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It’s not enough for us to understand the responsibilities and requirements for shepherds. We also need to know how Jesus wants His sheep to respond. But before we look at 1 Peter 5:5, remember two things. First, remember that even elders are sheep. So what follows applies to every one of us, including the elders. In fact, I would suggest to you that a man is not fit to be an elder unless and until he demonstrates a willingness to respond this way in relationship to the elders and the church as a whole.

Second, remember that every sheep needs a shepherd. If you’re in the room and you’re not a church member, I’d encourage you to ask yourself how you intend to do these two things without clearly identifying with a local church. If you’re moving towards membership either here or somewhere else, praise God. But if you’re not, or if you don’t see the need for church membership consider these words from Charles Spurgeon:

“I believe that every Christian ought to be joined to some visible church; that is his plain duty, according to the Scriptures. God’s people are not dogs, else they might go about one by one; but they are sheep, and therefore they should be in flocks. If I meet a man, all by himself, snapping at everybody, — I may be called uncharitable, but I should hardly think that he was a sheep, I should be afraid that he was a dog. But when I see a man who consorts with his fellow-men, feeds with them, takes delight in their company, and with them draws near to the Great Shepherd of souls, I say to myself, ‘I think he must be one of the sheep, for that is the way in which that animal always acts.’ So, beloved, you should go in flocks or companies; that is to say, you should be joined to some Christian church.”[i]

So what should every church member’s response be to his/her elders?

Submit to the Elders

First, members should submit to the elders. Or, for those of us who are elders, we’re called to submit to one another. Look at verse 5: Likewise, you who are younger, be subject to the elders. “Wait a minute!” Somebody might respond. “I’m not younger! I don’t have to submit to the elders!” This may feel like the local church equivalent of the senior citizen discount! Not so fast. First of all, we know that other Scriptures clearly call on all church members to submit to their elders. Like Hebrews 13:17, which we read earlier, Obey your leaders and submit to them, for they are keeping watch over your souls.” So why does Peter single out those who are young? It could be that he’s using the word “younger” as a stand-in for all other church members.[ii] Or, perhaps, he’s specifically mentioning the younger, not because they’re the only ones who must submit but because it’s usually harder for them to submit.[iii] Either way, the application is the same. Church member, your response to faithful elders is to submit to their leadership.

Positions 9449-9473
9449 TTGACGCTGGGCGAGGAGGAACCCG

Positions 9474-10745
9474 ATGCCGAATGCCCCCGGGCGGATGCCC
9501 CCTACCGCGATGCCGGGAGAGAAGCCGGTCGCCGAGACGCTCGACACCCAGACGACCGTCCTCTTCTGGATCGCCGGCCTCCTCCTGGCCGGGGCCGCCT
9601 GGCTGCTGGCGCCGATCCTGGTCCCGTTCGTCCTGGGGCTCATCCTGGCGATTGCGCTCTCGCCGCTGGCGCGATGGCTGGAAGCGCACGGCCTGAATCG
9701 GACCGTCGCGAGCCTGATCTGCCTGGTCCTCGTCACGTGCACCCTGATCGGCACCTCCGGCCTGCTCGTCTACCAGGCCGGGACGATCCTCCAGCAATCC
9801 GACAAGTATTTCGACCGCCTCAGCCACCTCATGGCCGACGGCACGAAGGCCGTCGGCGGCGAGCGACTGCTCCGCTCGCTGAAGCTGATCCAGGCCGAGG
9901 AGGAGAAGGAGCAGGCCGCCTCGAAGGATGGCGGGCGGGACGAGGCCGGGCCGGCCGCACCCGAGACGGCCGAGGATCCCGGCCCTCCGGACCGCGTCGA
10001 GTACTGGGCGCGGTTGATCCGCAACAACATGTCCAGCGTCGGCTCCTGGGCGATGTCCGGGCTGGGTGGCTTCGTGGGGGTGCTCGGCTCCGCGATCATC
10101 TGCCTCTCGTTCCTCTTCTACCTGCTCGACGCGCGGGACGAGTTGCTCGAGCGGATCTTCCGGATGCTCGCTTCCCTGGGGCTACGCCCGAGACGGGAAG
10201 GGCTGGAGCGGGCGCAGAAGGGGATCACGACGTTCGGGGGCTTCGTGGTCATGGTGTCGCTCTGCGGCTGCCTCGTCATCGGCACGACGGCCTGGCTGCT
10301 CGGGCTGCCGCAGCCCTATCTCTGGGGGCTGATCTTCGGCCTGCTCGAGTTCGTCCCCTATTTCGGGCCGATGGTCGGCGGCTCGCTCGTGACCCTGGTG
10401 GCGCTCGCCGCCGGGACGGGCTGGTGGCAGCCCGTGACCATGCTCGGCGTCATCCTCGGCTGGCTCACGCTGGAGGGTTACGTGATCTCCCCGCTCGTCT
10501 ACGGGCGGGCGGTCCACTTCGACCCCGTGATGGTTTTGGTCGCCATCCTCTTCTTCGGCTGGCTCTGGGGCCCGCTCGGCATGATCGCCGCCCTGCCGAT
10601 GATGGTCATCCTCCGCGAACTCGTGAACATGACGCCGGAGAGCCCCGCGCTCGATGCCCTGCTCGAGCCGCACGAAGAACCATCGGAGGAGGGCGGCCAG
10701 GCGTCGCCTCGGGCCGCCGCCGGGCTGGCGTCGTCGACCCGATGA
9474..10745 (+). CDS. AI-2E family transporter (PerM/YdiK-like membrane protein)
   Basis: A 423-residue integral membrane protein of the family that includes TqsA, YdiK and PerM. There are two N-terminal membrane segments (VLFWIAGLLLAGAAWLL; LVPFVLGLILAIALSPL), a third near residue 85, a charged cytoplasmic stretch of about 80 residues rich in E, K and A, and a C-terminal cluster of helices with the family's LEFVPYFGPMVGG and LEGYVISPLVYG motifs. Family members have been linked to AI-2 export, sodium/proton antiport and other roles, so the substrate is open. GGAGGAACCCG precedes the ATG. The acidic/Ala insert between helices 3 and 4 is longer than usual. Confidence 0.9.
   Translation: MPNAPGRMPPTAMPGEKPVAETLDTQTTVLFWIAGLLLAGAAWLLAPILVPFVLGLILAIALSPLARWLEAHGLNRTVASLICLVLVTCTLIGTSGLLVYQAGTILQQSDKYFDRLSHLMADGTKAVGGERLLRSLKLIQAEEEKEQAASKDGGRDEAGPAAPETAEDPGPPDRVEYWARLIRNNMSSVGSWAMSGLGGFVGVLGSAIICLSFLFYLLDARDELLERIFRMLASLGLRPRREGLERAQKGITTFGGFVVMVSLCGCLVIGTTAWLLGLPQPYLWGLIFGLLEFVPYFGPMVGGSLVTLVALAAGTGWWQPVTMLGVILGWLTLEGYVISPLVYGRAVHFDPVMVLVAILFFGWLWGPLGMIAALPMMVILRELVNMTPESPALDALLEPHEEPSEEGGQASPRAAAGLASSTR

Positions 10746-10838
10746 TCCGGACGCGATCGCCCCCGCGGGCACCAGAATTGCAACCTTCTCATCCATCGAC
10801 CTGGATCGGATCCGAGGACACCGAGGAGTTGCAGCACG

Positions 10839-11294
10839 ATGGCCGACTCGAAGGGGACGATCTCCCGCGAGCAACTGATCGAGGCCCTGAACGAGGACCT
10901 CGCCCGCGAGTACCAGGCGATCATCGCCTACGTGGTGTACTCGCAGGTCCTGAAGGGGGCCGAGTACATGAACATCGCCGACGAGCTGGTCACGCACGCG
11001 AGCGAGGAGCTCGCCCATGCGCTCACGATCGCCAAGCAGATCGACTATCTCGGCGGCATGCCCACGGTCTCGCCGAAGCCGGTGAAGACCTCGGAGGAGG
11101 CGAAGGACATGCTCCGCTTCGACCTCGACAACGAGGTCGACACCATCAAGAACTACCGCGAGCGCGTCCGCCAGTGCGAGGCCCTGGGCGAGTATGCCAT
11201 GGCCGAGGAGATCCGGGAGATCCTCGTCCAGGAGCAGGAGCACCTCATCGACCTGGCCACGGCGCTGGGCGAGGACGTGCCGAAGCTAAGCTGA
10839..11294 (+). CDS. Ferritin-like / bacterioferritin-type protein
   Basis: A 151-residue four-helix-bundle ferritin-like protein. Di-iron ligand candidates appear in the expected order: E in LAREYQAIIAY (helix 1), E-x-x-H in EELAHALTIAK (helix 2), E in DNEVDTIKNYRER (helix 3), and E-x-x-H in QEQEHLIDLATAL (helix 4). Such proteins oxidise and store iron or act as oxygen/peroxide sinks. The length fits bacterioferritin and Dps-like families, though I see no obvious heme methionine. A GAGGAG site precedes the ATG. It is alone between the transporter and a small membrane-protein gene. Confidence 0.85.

Now before you get all bent out of shape, church member, let’s remember what submission means. Submitting to your elders doesn’t mean you submit in everything. Your job is to follow the elders as they follow Jesus. If we lead you to do anything clearly contrary to God’s Word, you shouldn’t submit.

Submitting to your elders doesn’t mean you blindly follow. It’s perfectly fine to respectfully question our leadership. In fact, we welcome that! I’ve lost track of how many times a decision I’ve made as a pastor has been improved by someone lovingly pushing back.